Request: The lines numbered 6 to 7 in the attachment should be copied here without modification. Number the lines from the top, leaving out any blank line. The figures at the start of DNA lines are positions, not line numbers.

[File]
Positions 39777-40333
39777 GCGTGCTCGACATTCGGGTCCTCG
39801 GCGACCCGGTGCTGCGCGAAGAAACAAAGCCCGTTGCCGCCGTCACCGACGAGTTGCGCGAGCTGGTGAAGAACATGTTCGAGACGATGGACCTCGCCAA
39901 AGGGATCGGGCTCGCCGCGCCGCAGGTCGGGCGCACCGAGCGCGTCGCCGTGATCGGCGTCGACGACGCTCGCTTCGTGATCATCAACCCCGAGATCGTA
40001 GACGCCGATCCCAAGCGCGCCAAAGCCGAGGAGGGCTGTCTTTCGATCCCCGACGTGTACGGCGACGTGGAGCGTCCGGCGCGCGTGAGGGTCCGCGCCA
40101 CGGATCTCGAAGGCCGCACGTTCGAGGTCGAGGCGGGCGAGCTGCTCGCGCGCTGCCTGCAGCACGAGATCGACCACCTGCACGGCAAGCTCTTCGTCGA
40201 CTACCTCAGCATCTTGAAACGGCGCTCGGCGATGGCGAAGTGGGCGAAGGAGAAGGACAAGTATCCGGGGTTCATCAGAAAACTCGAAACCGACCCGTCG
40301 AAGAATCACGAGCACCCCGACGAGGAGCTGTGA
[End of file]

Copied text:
40101 CGGATCTCGAAGGCCGCACGTTCGAGGTCGAGGCGGGCGAGCTGCTCGCGCGCTGCCTGCAGCACGAGATCGACCACCTGCACGGCAAGCTCTTCGTCGA
40201 CTACCTCAGCATCTTGAAACGGCGCTCGGCGATGGCGAAGTGGGCGAAGGAGAAGGACAAGTATCCGGGGTTCATCAGAAAACTCGAAACCGACCCGTCG